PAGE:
Joint Guidance Document on Meeting the Needs of Families with Young Children Experiencing and At Risk of Homelessness Released

 

Homelessness in the United States is a complex and persistent problem. For families with young children experiencing homelessness, the challenges are highlighted based on their unique needs and characteristics. Challenges begin early and without intervention can continue throughout the lives of children experiencing homelessness. Hunger, homelessness, violence, and parental attention all affect childhood well-being. Children who are born to mothers who are homeless have low birth weight and require specialized care at four times the rate of their non-homeless peers.2

Homeless child on sidewalk with no shoesWe know that families experiencing homelessness share the same characteristics as other low-income families. They are usually headed by a single woman in her late 20s, with approximately two children, one or both under six years of age. They face significant challenges, including poverty and exposure to family and community violence. However, families experiencing homelessness have less access to housing subsidies and supportive services and have weaker social networks. More than 80% have experienced domestic violence.3

Opening Doors: Federal Strategic Plan to Prevent and End Homelessness is based on the vision that no one should experience homelessness—no one should be without a safe, stable place to call home. It remains focused on four goals:

  • Prevent and end homelessness among Veterans in 2015;
  • Finish the job of ending chronic homelessness in 2017; Prevent and end homelessness for families, youth and children in 2020; and
  • Set a path to ending all types of homelessness.

Families experiencing homelessness have varying housing and service needs. Therefore, Family Connection: Building Systems to End Family Homelessness is aimed at expanding an effective partnership with communities across the country to prevent and end homelessness for families. In our interagency work, since 2013, we’ve had a working group involving multiple federal agencies to better coordinate our work around family homelessness and early childhood homelessness.

On October 31, the U.S. Departments of Health and Human Services (HHS), Housing and Urban Development (HUD) and Education (ED) issued a joint Guidance Document on Meeting the Needs of Families with Young Children Experiencing and At Risk of Homelessness. In the guidance, we provide research and recommendations on ways in which early childhood and housing providers at the local and, in some cases, State levels can intentionally collaborate to provide safe, stable, and nurturing environments for pregnant women and families with young children who are experiencing or at risk of homelessness. See the Guidance, examples of collaborations around the country and recommended strategies and activities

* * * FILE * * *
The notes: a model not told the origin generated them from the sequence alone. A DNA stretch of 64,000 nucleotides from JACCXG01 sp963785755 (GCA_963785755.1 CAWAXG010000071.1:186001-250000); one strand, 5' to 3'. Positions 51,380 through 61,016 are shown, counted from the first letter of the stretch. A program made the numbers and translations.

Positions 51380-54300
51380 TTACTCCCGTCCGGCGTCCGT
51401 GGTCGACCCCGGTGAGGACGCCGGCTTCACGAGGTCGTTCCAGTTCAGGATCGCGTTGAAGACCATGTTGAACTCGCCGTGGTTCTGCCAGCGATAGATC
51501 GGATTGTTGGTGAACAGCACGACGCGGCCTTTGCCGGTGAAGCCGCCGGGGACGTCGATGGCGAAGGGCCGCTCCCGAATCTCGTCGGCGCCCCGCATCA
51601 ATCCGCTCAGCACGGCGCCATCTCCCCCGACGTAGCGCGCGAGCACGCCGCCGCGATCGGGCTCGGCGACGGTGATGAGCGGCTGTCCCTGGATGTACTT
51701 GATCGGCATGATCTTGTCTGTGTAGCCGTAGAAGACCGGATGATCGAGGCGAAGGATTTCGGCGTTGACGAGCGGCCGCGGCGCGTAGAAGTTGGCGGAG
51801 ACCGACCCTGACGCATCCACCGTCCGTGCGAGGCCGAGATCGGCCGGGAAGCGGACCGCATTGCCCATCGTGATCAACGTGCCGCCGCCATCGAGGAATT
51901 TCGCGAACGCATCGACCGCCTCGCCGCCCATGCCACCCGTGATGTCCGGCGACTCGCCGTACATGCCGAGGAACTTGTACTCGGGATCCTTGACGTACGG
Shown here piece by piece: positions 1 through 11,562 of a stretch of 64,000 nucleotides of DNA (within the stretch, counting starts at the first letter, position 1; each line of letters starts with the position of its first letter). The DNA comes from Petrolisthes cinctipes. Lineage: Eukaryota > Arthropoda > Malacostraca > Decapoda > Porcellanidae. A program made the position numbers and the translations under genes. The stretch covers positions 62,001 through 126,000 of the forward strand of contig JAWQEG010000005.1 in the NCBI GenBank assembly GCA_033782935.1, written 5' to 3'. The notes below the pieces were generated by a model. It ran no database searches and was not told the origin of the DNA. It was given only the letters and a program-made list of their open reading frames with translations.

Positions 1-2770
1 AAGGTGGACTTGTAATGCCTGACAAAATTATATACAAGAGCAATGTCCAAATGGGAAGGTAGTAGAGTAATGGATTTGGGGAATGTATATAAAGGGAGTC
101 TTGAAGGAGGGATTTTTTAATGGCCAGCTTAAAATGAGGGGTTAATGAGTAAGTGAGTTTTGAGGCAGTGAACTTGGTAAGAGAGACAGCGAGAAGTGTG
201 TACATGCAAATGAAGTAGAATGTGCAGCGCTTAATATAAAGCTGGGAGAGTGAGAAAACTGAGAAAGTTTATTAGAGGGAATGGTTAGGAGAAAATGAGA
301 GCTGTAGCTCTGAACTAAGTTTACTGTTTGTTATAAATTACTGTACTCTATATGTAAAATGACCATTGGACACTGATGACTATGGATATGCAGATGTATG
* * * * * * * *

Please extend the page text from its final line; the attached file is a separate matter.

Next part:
Ending family and early childhood homelessness in America will require the concerted efforts of all of us. Every parent and child experiencing homelessness across the country is counting on us all to persevere.

HHS, HUD and ED provide the recommendations and strategies above can help move us closer to this shared goal so every young child and parent has the opportunity to thrive.

See the guidance.

An infographic on early childhood homelessness shows that, in the United States:

  • infancy is the age at which individuals are most likely to enter shelter or transitional housing
  • almost half (more than 150,000) of children in shelters are under age 6
  • homelessness during pregnancy and in the early years is harmful to children’s development

Given the research showing the importance of addressing early childhood homelessness, the U.S. Departments of Health and Human Services, Housing and Urban Development, and Education created the interagency guidance document on early childhood homelessness. This statement recommends ways early childhood and housing providers at the local and state levels can collaborate to better meet the needs of pregnant women and families with young children who are experiencing or at risk of homelessness.


1 Opening Doors: Federal Strategic Plan to Prevent and End Homelessness Amendment 2012; https://www.usich.gov/resources/uploads/asset_library/USICH_OD_Amendm...

2 National Association of State Directors of Special Education; http://nasdse.org/DesktopModules/DNNspot-Store/ProductFiles/9_e1838c3...

3 United States Interagency Council on Homelessness, Families with Children, May 2016; https://www.usich.gov/goals/families

 

Last Reviewed: April 25, 2016